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ABC Announces Plan To Revive 'American Idol'


It seems like it was only yesterday that my friends here on the show said goodbye to "American Idol."


ARI SHAPIRO, BYLINE: Fifteen years of bad tryouts.


UNIDENTIFIED MAN: (Singing) Let my people go.

MCEVERS: Catty judges.


SIMON COWELL: You are where you are now for one reason and one reason only - you are a loser.


SHAPIRO: And lots of over-the-top performances.



MCEVERS: Well, guess what. That goodbye in April of last year was premature. ABC announced today it is reviving "American Idol," calling it a pop culture staple that left the air too soon. The singing competition ran on Fox and famously launched the careers of Kelly Clarkson, Carrie Underwood and Jennifer Hudson. But Fox cancelled the show amid declining ratings and sagging pop culture status. Here to explain why ABC might want to bring it back is NPR's TV critic Eric Deggans.

Hi, Eric.


MCEVERS: So I'm going to ask the question that a lot of people in social media are asking right now. Why won't this show die?

DEGGANS: (Laughter) I know it's like Dracula or something.


MCEVERS: The un-dead show.

DEGGANS: You can't put it down, or "The Godfather." You're - just when I thought it was out, they bring it back in. But my short answer is advertisers and brand recognition. Next week, we're going to have this thing called the TV upfronts where the broadcast networks go to advertisers and they sell advertising spots for the TV season that's about to come. And as much as sophisticated media consumers like you and I want to see new stuff and new stories, advertisers like well-established brands and names that they're familiar with. So this is going to help ABC with the upfronts.

ABC has been trying to develop its own singing competitions, and they haven't had a lot of success there. But they have had some success in reviving these old game shows like "Match Game" or "To Tell The Truth." And they're even doing "The Gong Show." They've got my Mike Myers playing this character who's going to actually host the show, British - a fake British comedian.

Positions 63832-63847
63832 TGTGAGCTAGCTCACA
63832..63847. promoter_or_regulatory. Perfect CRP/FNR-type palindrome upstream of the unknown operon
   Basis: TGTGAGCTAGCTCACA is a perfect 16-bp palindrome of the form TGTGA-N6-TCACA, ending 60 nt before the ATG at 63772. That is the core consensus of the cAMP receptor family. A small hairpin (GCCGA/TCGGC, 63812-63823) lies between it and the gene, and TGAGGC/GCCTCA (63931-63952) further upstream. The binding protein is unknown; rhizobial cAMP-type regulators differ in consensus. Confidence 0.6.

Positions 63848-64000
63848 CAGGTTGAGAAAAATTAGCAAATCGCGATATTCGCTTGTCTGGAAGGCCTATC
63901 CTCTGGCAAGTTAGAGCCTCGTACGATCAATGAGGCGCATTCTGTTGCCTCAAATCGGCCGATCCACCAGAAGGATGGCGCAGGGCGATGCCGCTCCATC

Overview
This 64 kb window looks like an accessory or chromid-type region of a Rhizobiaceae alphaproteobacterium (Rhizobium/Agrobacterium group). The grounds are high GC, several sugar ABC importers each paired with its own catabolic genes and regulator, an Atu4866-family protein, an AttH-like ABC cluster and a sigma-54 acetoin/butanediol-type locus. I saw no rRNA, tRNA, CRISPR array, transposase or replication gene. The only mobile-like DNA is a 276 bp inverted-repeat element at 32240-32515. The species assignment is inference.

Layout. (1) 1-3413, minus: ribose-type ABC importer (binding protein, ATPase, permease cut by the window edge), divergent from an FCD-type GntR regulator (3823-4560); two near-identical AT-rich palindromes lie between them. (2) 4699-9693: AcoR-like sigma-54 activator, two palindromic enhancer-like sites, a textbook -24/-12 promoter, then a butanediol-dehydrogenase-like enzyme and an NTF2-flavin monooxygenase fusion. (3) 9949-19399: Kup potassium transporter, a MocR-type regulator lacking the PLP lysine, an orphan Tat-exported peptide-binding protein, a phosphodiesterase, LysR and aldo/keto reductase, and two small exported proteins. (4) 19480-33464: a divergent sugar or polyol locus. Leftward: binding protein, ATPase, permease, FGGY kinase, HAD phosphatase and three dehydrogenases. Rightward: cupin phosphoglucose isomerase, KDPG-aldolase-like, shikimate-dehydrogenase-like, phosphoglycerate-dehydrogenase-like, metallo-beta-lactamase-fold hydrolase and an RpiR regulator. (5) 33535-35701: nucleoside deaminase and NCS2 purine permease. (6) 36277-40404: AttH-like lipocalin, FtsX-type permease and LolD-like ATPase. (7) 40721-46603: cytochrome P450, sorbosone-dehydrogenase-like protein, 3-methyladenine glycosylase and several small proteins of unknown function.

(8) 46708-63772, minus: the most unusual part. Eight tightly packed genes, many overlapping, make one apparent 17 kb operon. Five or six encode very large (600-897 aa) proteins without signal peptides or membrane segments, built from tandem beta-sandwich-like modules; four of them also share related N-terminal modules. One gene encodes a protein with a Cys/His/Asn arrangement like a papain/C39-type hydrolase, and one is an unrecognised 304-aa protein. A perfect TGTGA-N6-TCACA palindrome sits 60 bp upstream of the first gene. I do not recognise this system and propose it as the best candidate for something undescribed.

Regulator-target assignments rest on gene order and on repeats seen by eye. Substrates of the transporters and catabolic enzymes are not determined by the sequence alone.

MCEVERS: (Laughter).

DEGGANS: So - I know - so there's a sense that in a fragmented media universe, these brand names that people recognize like "American Idol" or "Gong Show" or "Match Game," they have more value than ever.

MCEVERS: ABC executives have promised a bigger, bolder, better-than-ever "American Idol." Is that possible?


DEGGANS: That's a good question. You know, it seems to me like ABC is in this weird position, right? If they change the show too much, it's not really going to look or feel like "Idol." But if they don't change it enough, it's going to feel just like that same old tired show that Fox cancelled last year. We don't know if Ryan Seacrest is coming back as host, and he hosted the old "Idol" for 15 seasons. He's the most visible connection to the old show.

The real question is, what kind of show is ABC going to make? Because "American Idol" focused on the singers. And it was successful for a while but then declined. And the new hot singing show is NBC's "The Voice," which focuses on the celebrity judges. And that makes sense. You know, think about it. I mean, people have heard of people from "Idol" who've gone onto great success like Kelly Clarkson or Jennifer Hudson. But how many people can name anybody who's won NBC's "The Voice?"

MCEVERS: Right. What is the audience for a show like this? I mean, there are a ton of "Idol" fans out there just waiting around for it to come back?

DEGGANS: Well, as you said before, not if you judge by social media because there's a lot of people out there saying they did not ask for this.


DEGGANS: But it's interesting. ABC has had success with its competition shows like "The Bachelor" and "Dancing With The Stars," with middle-age female viewers. So you might think that "American Idol" would be good with that demographic. But the show, it also has to kind of look hip for young people and for people who really like music. And I'm sure they want to spend less on the show because Ryan Seacrest was supposedly even getting something like $15 million a year to host "Idol." The real question, at a time when there's so much competition for viewers, can ABC revive this important brand that everybody knows that could potentially be another big hit for them?

MCEVERS: NPR TV critic Eric Deggans, thank you.

DEGGANS: Always a pleasure.


Eric Deggans is NPR's first full-time TV critic.
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